Duffy used his pawn money to buy pizzas for a brand-new company, Infoseek, pasting a photo of his face inside the boxes. Company officials loved his chutzpah, but said to wait a few weeks for an interview because the sales rep was out of town. Disappointed to come so close with his finances near nil, Duffy boldly persevered. “It’s just the way I’m built. When I have a goal, I am committed to doing everything necessary to make it work,” he says.
Ultimately, Duffy’s career would read like a Who’s Who of dot-com giants. He joined the startup team for Quote.com, which sold for $78 million to Lycos. He launched West Coast sales and opened offices for CBS Sportline, and boosted revenue for Xoom.com as vice president. In 2001, Duffy moved to the Fox Sports Internet Group, closing a major distribution deal for the company. By the time he left the tech sector in search of new entrepreneurial opportunities in real estate, he’d never have to worry about where to sleep again.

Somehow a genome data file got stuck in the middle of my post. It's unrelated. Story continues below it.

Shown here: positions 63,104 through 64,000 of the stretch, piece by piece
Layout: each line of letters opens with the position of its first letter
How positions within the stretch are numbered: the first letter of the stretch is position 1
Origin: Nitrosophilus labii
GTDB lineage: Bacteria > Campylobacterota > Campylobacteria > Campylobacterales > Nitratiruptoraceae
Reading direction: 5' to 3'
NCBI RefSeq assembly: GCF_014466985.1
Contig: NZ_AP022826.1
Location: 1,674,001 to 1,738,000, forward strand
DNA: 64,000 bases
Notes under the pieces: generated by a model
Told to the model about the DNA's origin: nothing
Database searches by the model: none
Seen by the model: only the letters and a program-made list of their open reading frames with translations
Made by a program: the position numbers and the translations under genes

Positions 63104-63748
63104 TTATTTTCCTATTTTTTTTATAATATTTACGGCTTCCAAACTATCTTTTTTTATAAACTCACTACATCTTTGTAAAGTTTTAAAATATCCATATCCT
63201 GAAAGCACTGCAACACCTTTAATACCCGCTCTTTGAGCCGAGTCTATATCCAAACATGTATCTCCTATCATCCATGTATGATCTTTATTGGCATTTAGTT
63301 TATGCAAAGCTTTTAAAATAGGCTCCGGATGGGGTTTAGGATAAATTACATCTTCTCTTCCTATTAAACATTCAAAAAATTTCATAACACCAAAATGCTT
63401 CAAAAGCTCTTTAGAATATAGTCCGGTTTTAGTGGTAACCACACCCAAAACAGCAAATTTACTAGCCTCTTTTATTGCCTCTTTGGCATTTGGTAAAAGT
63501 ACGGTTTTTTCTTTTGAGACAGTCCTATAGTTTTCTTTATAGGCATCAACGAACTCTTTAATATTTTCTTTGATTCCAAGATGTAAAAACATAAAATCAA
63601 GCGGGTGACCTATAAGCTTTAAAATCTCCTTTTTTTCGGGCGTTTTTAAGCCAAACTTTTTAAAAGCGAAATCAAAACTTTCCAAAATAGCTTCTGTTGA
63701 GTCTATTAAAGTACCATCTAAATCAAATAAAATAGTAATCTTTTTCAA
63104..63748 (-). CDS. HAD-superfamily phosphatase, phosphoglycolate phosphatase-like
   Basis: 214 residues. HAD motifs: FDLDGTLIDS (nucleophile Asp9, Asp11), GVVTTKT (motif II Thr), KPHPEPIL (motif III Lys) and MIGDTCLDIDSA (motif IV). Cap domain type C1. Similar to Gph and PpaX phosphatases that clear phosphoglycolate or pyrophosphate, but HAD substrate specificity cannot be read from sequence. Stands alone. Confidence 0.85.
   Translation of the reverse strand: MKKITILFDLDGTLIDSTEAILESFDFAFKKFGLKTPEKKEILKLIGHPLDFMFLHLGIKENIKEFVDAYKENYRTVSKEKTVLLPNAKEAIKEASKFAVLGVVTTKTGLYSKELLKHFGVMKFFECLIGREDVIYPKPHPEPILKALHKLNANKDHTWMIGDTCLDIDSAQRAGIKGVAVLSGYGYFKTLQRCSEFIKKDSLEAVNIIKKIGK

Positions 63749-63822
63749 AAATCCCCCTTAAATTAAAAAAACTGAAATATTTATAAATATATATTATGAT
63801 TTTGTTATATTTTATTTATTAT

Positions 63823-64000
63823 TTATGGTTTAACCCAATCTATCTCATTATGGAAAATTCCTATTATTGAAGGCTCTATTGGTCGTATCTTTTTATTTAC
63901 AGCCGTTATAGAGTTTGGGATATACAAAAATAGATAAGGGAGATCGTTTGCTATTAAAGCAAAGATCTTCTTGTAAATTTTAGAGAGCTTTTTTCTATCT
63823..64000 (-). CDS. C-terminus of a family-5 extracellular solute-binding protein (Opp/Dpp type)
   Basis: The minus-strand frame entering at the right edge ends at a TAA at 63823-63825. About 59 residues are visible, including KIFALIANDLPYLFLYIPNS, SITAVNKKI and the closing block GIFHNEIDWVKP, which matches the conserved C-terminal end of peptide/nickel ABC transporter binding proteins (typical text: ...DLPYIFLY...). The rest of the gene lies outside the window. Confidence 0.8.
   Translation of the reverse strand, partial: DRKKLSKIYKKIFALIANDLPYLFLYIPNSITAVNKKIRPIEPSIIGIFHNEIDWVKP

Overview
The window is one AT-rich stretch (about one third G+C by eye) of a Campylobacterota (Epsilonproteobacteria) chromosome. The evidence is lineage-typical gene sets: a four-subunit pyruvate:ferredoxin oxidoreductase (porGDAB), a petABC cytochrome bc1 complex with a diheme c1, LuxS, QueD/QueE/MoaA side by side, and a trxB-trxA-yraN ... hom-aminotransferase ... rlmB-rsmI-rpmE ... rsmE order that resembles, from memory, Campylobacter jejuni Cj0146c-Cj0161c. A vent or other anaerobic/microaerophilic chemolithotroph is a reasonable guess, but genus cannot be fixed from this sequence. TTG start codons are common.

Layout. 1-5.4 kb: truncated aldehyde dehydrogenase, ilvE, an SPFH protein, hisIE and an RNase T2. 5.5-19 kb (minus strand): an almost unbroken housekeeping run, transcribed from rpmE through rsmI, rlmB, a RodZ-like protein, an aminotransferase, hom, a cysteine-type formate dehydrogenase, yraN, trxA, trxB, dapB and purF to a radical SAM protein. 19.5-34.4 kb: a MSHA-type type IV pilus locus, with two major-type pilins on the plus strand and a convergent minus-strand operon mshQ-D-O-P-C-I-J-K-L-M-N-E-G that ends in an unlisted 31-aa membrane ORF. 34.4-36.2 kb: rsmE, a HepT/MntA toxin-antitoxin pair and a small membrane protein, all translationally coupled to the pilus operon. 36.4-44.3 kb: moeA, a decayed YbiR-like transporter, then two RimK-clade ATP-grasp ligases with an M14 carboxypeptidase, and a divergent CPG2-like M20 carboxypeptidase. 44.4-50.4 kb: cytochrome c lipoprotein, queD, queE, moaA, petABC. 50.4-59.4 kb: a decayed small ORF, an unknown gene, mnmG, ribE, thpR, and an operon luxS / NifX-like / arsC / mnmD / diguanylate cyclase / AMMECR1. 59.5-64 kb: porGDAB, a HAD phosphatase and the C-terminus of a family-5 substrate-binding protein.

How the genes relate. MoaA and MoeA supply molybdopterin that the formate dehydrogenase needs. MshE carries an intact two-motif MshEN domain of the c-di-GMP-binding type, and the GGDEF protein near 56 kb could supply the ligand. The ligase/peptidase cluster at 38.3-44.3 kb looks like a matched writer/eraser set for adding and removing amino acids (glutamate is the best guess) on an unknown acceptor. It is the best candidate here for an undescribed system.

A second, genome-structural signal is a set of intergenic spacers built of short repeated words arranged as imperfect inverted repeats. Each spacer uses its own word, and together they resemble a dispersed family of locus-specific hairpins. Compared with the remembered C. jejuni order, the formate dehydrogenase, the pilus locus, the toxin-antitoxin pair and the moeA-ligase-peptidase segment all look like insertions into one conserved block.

The Road to Storage
Deciding to depart Fox wasn’t easy, but Duffy felt a pull to return to his family’s traditional business of real estate. “I wanted to focus on building businesses based on passive income, generating businesses that pay you while sleep.” He asked his brother for advice, saying, “What’s 180 degrees from what I now do?” The answer was unexpected: self-storage. Duffy researched the industry and fell in love with it. “I saw a big market, a highly fragmented market and a relatively unsophisticated market. All that combined looked like a great opportunity.”
Last year, Duffy formed Self Storage Capital Group Inc., a real estate investment company specializing in developing, acquiring and managing self-storage facilities. The company creates syndications that include institutions and private investors.